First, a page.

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It was, Lucius Fox said, “definitely a first.”

“Never threw up on a baseball field, never thrown up in front of all of those people and on TV,” Fox joked Tuesday. “But, yeah, it happened, man. It was crazy.”

Fox, a rookie infielder, vomited on the field at Nationals Park on Sunday afternoon, throwing up during the first at-bat, in front of the crowd in the stands for Washington’s game against the San Francisco Giants. He didn’t mind talking about it a few days later.

Fox said he had food poisoning, and placed the blame on his Saturday night dinner — a steak with macaroni and cheese and creamed spinach from an undisclosed restaurant.

Has this Nats season made you feel ill? You’re not alone.

Fox’s stomach didn’t feel great when he woke up on Sunday morning, but he ignored it and went to the park. He tried to eat breakfast in the clubhouse, didn’t have the appetite and, after eating a few eggs, threw them away.

He told himself he would eat later and proceeded with his normal game day routine — a mix of fielding, bunting and hitting. But the closer it crept to game time, the more his stomach started to cramp.

Fox looped in a trainer about 15 minutes before first pitch and drank some Pepto-Bismol. But the trainer warned Fox that he probably would have to throw up at some point; the two hoped Fox would be in the dugout when it happened.

“As I’m stretching, I could feel my body — it’s not me,” Fox said. “I feel weird. I’m playing catch with [shortstop Alcides] Escobar and we’re playing and I’m not even reaching him [in the air].”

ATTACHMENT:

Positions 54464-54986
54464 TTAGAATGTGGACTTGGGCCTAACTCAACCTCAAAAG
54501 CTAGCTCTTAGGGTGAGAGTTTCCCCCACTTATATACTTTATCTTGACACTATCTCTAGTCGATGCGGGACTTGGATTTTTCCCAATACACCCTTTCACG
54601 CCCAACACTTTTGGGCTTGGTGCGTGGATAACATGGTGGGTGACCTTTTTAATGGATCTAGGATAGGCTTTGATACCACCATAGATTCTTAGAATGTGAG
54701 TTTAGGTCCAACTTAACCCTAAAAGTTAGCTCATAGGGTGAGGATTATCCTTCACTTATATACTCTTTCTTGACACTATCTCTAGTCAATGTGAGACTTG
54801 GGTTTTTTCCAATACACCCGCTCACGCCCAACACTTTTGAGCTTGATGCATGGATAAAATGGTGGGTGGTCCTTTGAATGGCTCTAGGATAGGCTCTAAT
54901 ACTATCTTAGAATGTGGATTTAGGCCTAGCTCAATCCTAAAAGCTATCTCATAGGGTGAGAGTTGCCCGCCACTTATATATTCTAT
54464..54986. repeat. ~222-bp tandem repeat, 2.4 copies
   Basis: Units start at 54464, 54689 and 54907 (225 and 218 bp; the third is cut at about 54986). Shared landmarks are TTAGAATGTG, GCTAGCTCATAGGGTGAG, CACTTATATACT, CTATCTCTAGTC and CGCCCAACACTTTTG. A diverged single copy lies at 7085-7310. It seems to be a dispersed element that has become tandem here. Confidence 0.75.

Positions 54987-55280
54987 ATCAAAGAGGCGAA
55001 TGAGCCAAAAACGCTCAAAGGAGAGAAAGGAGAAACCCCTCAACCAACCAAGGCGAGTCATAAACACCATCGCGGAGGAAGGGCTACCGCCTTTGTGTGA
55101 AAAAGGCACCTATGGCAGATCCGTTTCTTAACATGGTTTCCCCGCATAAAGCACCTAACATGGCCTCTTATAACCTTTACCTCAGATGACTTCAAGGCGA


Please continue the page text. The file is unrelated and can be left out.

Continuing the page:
Fox said he never wants to come out of a game, so he tried to block out the feeling of uneasiness. But when the team ran onto the field, his stomach kept cramping — and on his final warm-up throw, he bent down.

By the second pitch of the game, Fox knew he was in trouble.

“I’m like, ‘Aw, man, please don’t tell me it’s what I think it is,’ ” he said to himself. “So in my head I’m like, ‘Do I call time?’ I’ve never been in this position before. I know I can’t wait for three outs.”

After two pitches, he called for a timeout and went through two options in his head: run to the visitors’ dugout, which was closer, or run across the field to the Nationals’ dugout. Fox chose the latter but couldn’t make it. He can still hear, and laughs about, the crowd’s reaction when he plays back the moment in his head.

“I was like, ‘Wow, I can’t believe that just happened,’ ” Fox said.

Fox was still recovering early this week. As recently as Monday morning, he was still cramping, but started to feel like himself by Tuesday. Because he hadn’t been able to eat, he has lost some weight and was working to get himself back to where he was.

Some friends and loved ones checked in on him — and once they knew he was okay, they laughed, too. He said he enjoyed some of the social media posts on the moment, though he didn’t look at too many of them. Fox saw some tweets suggesting he might have drank too much the night before, and shut that down immediately.

“It just shows that this is my competitive spirit,” Fox said, “and I just want to do anything I can do to help my team win.”

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